Maryland Entrepreneur Expo Highlights

Maryland Governor Larry Hogan and SmartLogic Team

(SmartLogic's Yair Flicker and Brian Sierakowski with Md.'s Gov.-Elect Larry Hogan)

“Maryland is home to many growing companies that are changing the business landscape, and this event brought together entrepreneurs and business leaders to learn about entrepreneurial resources,” said TEDCO president Rob Rosenbaum at the Maryland Entrepreneur Expo Wednesday.

It wasn't just entrepreneurs and other members of the state's growing tech community at the expo: Governor Larry Hogan stopped by the event. Hogan didn't make any specific announcements about how the technology community will play into how he leads the state but did say it's high on his radar when he takes office this January.

"I want you to know that you’re going to have a friend in the governor's mansion," he said.  "You’ll have an open door. You’re going to be a priority for us, it’s something we’re gonna focus on like a laser beam."

UnderArmour Vp Heidi Sandreuter at Entrepreneur Expo  

(Heidi Sandreuter, Under Armour)

Fireside Chat with Heidi Sandreuter

Heidi Sandreuter, VP of Women’s Marketing at UnderArmour, had one of the more crowded sessions. Under Armour may be a giant company but her points on a successful marketing campaign can be applied to an organization of any size. The company’s recent, “I Will What I Want” campaign touched on three important markers of what she calls effective marketing.

  • Break out of sea of sameness : Sandreuter said when Under Armour began selling women’s clothing all they did was “shrink it and pink it” but now they’re trying to speak to their customers—in this case women—on a higher level.

  • Know your target : This is where good market research comes in. Sandreuter said most men who buy Under Armour can identify and connect with the male athletes in advertisements. For women it’s a different story. She said four out of five women don’t consider themselves athletes so while they appreciate seeing a female athlete in an ad, the ad does not speak strongly to them. That is where the Gisele Bundchen “I Will What I Want” ad comes in. Gisele isn't considered an athlete but she is considered athletic, Sandreuter said.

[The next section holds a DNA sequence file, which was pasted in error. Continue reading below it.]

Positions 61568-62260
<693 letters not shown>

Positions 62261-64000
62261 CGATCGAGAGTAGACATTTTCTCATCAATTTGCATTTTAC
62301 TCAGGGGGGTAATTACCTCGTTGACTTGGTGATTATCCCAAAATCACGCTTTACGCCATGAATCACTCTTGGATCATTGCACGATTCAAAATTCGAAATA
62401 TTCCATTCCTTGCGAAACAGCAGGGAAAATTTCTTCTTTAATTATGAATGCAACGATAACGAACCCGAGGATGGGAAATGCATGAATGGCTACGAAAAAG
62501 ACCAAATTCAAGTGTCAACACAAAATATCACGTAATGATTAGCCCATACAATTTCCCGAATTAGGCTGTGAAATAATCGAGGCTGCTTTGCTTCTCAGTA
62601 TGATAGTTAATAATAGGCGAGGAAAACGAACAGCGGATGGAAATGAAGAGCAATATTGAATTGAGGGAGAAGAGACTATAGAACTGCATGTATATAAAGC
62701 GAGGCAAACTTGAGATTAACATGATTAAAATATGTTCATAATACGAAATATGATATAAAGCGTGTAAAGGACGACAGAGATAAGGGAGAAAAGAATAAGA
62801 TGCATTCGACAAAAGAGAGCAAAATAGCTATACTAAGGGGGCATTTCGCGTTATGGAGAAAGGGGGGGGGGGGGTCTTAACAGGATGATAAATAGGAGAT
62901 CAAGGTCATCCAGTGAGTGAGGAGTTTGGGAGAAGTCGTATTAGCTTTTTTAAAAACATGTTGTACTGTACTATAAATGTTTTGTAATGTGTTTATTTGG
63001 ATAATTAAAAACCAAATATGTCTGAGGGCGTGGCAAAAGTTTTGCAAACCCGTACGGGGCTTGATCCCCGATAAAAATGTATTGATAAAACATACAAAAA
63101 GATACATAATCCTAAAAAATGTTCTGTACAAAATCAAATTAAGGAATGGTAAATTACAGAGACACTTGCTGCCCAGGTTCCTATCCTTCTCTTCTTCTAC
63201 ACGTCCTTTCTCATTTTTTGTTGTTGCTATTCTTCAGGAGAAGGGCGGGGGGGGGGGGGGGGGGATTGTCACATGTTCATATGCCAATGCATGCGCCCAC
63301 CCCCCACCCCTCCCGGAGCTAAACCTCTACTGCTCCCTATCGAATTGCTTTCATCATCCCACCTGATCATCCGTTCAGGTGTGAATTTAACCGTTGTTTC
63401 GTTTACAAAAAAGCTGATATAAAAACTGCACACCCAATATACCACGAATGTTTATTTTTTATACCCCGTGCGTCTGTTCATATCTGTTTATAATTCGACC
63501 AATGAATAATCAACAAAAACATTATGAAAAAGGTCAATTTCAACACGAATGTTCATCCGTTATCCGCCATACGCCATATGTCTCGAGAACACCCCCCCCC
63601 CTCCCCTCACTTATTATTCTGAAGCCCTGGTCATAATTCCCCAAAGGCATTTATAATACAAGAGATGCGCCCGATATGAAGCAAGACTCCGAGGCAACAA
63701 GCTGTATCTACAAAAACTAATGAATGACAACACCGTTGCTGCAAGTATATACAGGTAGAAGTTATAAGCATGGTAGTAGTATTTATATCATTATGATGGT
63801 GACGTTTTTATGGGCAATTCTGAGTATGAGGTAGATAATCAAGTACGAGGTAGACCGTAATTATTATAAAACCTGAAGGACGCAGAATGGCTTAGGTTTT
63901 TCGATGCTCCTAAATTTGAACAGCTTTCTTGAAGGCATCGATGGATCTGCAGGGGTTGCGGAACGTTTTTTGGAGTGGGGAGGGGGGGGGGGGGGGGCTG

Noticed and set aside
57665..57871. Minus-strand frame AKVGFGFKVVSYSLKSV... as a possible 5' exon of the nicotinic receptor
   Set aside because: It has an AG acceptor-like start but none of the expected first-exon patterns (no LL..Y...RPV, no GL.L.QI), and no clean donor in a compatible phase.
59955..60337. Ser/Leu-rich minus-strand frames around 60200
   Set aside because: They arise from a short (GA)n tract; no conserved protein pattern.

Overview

• Identify : Sandreuter said the ad featuring ballet dancer Misty Copeland being told she wasn’t good enough for ballet and couldn’t do ballet taps into the part of every woman told she can’t do something. She said good marketing is something we can all identify with.

Other Memorable Panelists

Andrew Schuster from our client NewsUp echoed the importance of having your development team know your customer base. At the "How To Conduct Research and Not Spend Tons of Money" panel, Schuster said his previous work in newspapers helped him conduct market research for NewsUp. "I learned a ton about the woes and trends of the industry during my time at The Baltimore Sun, much of which corroborated my personal research, which ultimately helped drive our product development," he said. He added that no amount of advertising can ensure product success, especially if you don't know the needs of your audience. 

"User validation, and ultimately product/market fit can be accomplished for any product as long as there's a conscious effort to understand and iterate around the end user's needs.  Once there's a clear demand, advertising can be the fuel to the fire." 

 

 

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